We received a short introduction in the activities the club had on offer: dedicated outings to cover a specific event, or a specific seasonal phenomena (autumn/mushrooms, Carnaval Vénitien in Annecy, playing with light ant lighting, a deer park, etc.), taking part in competitions of photo clubs in the department, access to a whole host of photography magazines, etc. It sounded interesting enough to give it a try for one year.

In the country
And soon the time has come: our club organises its yearly exhibition. We are now a group of 12, whilst there were 5 members when we joined. Not exactly a massive number, but nevertheless… Each member has to fill 3 exposition panels, covering 3 different subjects of max 6 pictures per subject.

Romanesque heritage
I am very curious to see what the rest of the group comes up with: my subjects are "In the concert hall", "In the country" and "Romanesque heritage". In this blog some of my chosen pictures.

And even the local newspaper had item on it! 

Saturday 15 September 2018


The church of Lancharre
The church Notre-Dame-de-l’Assomption in Lancharre, or what is left of it, once was part of a priory. The original nave of this Romanesque church was demolished in the 17th century, and only the transept, apses, choir and the bell tower are still in existence.

Interior 2012
Even though the church was not open, but closed off with a wall and a door, and hence not directly exposed to the elements, the building was in bad shape. The walls were full of cracks, the plaster was here and there heavily damaged or absent, in a word, the church could do with a renovation. It is always difficult for a commune of this size (Chapaize, 150 inhabitants) to cough up the dough for a restauration.

Interior 2012
However, with a little help from some friends, in this case the State, the Province, the Community, generous gifts from private persons and the revenue of cultural events in the commune, there has been enough money raised over the last 20 years to fund a restauration. The church has been given new stained glass windows, cracks were repaired, plasterwork and decorations were patched up, in a word, the church obtained a facelift.

Interior 2018
September first was the big day: this part of the restauration was finished, and the church was re-opened to the public.
An inauguration is not complete without festivities: there were 2 bagpipe players and a hurdy-gurdy player, there was a lecture about the history of the church, the Dutch madrigal choir Roundelay gave a concert and at the end the mayor of Chapaize declared the church officially opened.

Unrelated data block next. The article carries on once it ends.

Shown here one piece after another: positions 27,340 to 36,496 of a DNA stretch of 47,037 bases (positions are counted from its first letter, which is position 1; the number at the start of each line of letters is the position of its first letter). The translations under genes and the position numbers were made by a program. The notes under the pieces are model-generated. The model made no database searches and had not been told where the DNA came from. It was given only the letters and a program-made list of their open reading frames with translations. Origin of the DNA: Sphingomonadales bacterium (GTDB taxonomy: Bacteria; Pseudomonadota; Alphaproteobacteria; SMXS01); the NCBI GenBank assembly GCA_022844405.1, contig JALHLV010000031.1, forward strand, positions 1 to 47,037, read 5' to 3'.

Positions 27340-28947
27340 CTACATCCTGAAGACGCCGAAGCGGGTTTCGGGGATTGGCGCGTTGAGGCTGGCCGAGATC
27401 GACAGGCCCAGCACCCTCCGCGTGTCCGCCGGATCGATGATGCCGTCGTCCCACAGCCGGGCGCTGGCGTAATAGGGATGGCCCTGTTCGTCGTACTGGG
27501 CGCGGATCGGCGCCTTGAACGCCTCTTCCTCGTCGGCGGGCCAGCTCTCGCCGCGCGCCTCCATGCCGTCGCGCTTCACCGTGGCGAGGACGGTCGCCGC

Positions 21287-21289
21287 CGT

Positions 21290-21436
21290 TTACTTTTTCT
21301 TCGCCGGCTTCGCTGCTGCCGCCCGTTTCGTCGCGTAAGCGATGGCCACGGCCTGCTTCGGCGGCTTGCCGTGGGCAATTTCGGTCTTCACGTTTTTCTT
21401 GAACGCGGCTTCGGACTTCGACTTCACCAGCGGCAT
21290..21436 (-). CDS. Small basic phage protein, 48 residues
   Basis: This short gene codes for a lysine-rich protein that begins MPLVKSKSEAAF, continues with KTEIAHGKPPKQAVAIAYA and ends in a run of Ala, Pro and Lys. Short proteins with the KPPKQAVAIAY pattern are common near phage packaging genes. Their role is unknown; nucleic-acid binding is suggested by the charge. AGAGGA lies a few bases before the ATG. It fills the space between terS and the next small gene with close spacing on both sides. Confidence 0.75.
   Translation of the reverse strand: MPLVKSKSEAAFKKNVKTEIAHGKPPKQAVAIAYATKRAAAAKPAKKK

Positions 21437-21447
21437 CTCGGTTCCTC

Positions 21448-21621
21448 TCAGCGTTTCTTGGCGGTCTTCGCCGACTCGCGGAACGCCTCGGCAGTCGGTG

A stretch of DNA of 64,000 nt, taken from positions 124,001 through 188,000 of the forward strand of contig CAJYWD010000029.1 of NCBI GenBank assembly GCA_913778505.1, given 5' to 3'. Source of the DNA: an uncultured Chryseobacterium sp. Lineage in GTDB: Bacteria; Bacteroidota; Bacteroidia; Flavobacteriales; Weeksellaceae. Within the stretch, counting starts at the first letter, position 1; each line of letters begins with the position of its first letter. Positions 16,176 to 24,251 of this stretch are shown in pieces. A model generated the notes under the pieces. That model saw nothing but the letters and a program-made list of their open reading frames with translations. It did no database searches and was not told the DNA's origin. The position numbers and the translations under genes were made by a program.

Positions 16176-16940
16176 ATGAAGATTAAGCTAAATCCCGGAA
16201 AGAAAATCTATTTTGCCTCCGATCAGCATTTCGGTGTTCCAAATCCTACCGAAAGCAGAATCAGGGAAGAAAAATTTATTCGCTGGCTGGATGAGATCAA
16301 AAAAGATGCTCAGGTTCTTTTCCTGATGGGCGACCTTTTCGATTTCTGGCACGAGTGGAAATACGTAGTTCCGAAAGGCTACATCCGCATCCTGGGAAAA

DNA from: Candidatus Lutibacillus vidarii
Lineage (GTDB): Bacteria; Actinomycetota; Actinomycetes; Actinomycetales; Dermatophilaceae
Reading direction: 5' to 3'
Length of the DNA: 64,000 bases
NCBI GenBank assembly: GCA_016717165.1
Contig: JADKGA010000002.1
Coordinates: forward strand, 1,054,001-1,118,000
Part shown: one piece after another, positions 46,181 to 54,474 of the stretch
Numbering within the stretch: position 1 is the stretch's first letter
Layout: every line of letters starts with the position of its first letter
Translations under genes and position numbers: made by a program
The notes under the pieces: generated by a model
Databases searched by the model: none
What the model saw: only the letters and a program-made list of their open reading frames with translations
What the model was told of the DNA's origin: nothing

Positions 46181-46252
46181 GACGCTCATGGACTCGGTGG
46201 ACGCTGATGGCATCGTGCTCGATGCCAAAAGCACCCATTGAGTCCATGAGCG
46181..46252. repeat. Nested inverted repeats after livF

Interior 2018
We saw the interior of the building for the last time in 2012, and comparing the before and after pictures reveal what has been done.
Hence: I take my hat off for those who contributed to the metamorphosis of Lancharre's church!

Roundelay 2018
For those who are really interested in what the church looked and looks I have set up some picture albums:
Exterior of the church
Interior around 2012
The church in September 2018

Saturday 1 September 2018

The downfall of a pizzeria

A very thick pizza (from Dr. Oetker's website)
Once upon a time, whilst living in the Netherlands, I saw pizzas as huge circular thickly cut sandwiches, with a topping that was usually varying from tasteful to acceptable. Since I am not really a dough-liking sort of person a pizzeria did not rank very high on my list of favourite restaurants. Until one day, in the vicinity of Avignon in France I discovered that when pizzas are made wafer-thin they could be very nice indeed. This held for most of the pizzas I ate in France. When we settled down in this part of Burgundy we quickly found a pizzeria that ranked high on the list of making the thinnest pizzas in the world.

A reasonably thin pizza (from Koopmans' website)
And even though the restaurant recently changed hands and recipes, the quality of the pizza bottoms stayed as it was.
However, at the beginning of this year "Le Loup Garou" closed down for a number of months, and we had no idea what was coming in its place. A boutique? A drugstore? A restaurant offering local specialities? Recently we found out. A new restaurant opened its doors, under the same name with a similar menu: "Le Loup Garou" ("The Werewolf") had risen from the dead!